REVIEW: Whitesnake – 1987 (Deluxe edition)

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1987WHITESNAKE – 1987 (2007 20th Anniversary Deluxe edition)

I remember sitting at home watching MuchMusic in July of ’87. The Power Hour was on and they played “Here I Go Again”. It was my first time hearing Whitesnake and I hit “record” on the VCR.

This was and still is a great album, although it was a lot heavier than I expected back then. Also, if you’re from the 80’s you’ll remember this, the cassette was so tight that it always played slow in my tape deck. So it always sounded frickin’ awful for me and it wasn’t until I picked it up on CD sometime in the 90’s that I really gave this album a chance.

It’s overproduced all to hell, even excessive by the standards of the time. But my God it does some crunch to it. John Sykes on guitar saw to that. Neil Murray remains on bass, but buried inaudibly beneath a very dense mix. Aynsley Dunbar subbed in on drums, a very busy drummer, but it actually works. There are a few moments, particularly during “Crying In The Rain”, where he overdoes it, but in general he was exactly the kind of drummer needed to elevate the album to this caliber.

If you’re looking for the radio hits, they are pretty much all on this album, so just click “buy” on whatever site you choose.  Or visit your local brick-and-mortar and see if they carry it.  In any case this album goes beyond just the four hit singles. The aforementioned “Crying In The Rain” (a re-recording from Saints An’ Sinners, same as “Here I Go Again”) is a crucially important album track, as is “Don’t Turn Away”, a rocker/ballad closer that has some of Coverdale’s best singing. But wait, there’s more. The album has included the addition of the two songs that are usually only available on the UK version: “You’re Gonna Break My Heart Again” (awesome fast rocker, totally album worthy) and “Looking For Love” (ballad). I like what they did here — they maintained the track order of the US version (my preferred version) and put in the two UK tracks within the tracklist (tracks 7 & 9). It just works better in my opinion to have “Don’t Turn Away” at the end of the album.

Then I hate what they did next. Instead of giving you era B-sides or live songs, they stick on four live versions by a later version of Whitesnake, readily available on a common live album. (Live versions of the four big singles.) What could have been included instead: the “single version” of “Here I Go Again” which is a completely different mix! The single version of “Give Me All Your Love”, the only recording to feature guitar playing from Vivian Campbell (the solo)!  Or hell, even live recordings from the era?  Anything but these live duplicates from a much later time.

There is a bonus DVD included. The four music videos and then, again…the same four damn live songs!  Also by a later Whitesnake, from a common live DVD. Jesus Murphy!  Booklet and liner notes are decent at least, but not enough to justify me owning this any longer.  My recommended edition: Here I Go Again: The Whitesnake Collection (2CD). This contains the US versions of all three Geffen-era Whitesnake albums, all the pertinent B-sides except one*, the two UK bonus tracks from this album, and the aforementioned single mixes.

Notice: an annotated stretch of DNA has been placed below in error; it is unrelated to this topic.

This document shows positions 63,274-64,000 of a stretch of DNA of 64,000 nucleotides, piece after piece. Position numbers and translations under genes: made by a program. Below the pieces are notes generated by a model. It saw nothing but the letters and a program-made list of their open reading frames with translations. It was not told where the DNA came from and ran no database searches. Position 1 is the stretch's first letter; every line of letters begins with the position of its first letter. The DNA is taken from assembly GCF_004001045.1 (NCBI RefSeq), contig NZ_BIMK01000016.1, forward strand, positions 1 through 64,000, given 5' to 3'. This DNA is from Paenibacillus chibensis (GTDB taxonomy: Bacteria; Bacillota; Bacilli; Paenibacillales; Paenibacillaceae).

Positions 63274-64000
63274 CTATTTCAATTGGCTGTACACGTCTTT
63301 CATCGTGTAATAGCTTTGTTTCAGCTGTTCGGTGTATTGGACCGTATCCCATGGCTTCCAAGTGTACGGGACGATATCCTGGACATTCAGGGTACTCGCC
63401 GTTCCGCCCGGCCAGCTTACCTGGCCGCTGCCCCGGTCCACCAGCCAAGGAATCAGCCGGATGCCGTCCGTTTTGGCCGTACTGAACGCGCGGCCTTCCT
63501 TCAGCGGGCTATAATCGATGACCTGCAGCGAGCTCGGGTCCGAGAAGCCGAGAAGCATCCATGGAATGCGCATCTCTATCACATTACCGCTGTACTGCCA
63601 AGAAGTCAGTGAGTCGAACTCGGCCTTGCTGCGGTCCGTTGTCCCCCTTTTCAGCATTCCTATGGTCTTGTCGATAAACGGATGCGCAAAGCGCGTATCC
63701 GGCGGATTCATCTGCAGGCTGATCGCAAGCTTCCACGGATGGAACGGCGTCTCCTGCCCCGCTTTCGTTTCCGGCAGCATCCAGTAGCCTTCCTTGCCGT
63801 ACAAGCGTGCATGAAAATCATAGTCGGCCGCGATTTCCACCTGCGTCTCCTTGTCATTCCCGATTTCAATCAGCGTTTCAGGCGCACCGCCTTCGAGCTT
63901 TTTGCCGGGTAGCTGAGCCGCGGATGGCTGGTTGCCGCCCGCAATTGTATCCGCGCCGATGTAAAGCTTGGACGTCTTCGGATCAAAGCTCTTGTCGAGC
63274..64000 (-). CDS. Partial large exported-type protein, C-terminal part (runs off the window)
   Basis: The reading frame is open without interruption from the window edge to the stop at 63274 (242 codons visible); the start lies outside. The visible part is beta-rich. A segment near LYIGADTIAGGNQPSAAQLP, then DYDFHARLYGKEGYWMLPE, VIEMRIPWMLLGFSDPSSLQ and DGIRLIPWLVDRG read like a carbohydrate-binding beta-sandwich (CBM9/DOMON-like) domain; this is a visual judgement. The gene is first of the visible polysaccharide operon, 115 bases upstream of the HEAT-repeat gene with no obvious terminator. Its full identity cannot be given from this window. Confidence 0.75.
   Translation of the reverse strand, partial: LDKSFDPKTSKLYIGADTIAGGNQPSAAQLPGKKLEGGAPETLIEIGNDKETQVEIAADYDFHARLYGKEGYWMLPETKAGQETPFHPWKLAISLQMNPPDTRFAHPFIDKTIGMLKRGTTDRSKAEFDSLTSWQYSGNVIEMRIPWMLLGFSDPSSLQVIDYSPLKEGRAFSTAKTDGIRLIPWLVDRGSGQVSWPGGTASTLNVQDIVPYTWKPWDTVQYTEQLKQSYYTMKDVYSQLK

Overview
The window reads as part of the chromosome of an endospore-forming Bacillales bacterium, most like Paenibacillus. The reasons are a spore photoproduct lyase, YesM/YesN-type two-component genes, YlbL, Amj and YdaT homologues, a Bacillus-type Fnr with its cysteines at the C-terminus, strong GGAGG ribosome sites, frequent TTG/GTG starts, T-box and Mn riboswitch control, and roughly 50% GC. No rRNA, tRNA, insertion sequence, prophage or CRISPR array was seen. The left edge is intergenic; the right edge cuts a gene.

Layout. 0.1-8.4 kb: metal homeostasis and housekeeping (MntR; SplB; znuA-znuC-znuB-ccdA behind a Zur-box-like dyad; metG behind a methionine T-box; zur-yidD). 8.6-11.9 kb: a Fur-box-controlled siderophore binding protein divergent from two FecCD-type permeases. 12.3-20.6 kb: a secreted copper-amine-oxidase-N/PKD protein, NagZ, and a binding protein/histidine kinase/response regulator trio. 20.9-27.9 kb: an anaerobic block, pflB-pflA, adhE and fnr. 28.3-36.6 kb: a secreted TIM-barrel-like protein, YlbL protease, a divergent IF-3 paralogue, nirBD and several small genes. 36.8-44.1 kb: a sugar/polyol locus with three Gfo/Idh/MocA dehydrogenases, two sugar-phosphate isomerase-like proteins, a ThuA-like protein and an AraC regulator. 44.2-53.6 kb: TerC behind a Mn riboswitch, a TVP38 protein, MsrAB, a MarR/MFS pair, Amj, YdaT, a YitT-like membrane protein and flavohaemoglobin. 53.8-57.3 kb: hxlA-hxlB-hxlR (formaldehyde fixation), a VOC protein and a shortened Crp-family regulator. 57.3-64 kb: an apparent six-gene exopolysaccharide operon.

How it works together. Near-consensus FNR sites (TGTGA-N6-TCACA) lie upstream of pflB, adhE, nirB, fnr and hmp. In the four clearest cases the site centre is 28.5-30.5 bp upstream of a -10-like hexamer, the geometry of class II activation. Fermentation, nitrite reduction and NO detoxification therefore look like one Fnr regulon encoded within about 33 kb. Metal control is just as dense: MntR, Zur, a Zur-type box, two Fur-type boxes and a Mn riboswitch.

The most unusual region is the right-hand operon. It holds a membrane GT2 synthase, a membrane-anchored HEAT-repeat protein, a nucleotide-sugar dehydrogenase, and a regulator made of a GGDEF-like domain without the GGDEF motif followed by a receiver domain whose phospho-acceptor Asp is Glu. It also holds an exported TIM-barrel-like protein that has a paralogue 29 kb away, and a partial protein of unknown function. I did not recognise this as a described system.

4/5 stars. Great album, but this reiusse could have been so much better.

CD track list				DVD video list
1. Still of the Night			1. Still of the Night
2. Give Me All Your Love		2. Here I Go Again 87
3. Bad Boys		                3. Is This Love
4. Is This Love				4. Give Me All Your Love
5. Here I Go Again 87			5. Give Me All Your Love (live)
6. Straight for the Heart		6. Is This Love (live)
7. Looking for Love		        7. Here I Go Again (live)
8. Children of the Night		8. Still of the Night (live)
9. You're Gonna Break My Heart Again
10. Crying in the Rain
11. Don't Turn Away
12. Give Me All Your Love (live)
13. Is This Love (live)
14. Here I Go Again (live)
15. Still of the Night (live)

* Still missing on any CD is the 1987 remix of “Standing in the Shadow” from the “Is This Love” single.



  1. Yep,totally agree with the review here! Whitesnake 87 came out slamming I remember being blown away by it esp Sykes playing. The songs are well crafted and the music is hard rock obviously something Cov and Kalodner were eying for the good ol US of A.
    The first Snake album I bought was back in 82 which was the live album Ain’t No Love In The Heart Of The City after I heard LoveHunter from a friends old brother…I was hooked ….and of course Slide it In was huge up here In Tbay well I think anyways..hahahaha…..
    Seeing them open for and demolish Quiet Riot further strengthened my belief that they were on the up and up
    So when I play Whitesnake 87 for the first time I’m blown away and pumped and thinking about what a great live show it’s gonna be and than I tune into Rockline just after the release and it’s on that show that I first learn of the whole new revamped lineup???!!
    I remember thinking well ….
    Vandenberg(first Vandenberg album is awesome,second Vandenberg so so ,third release-pass)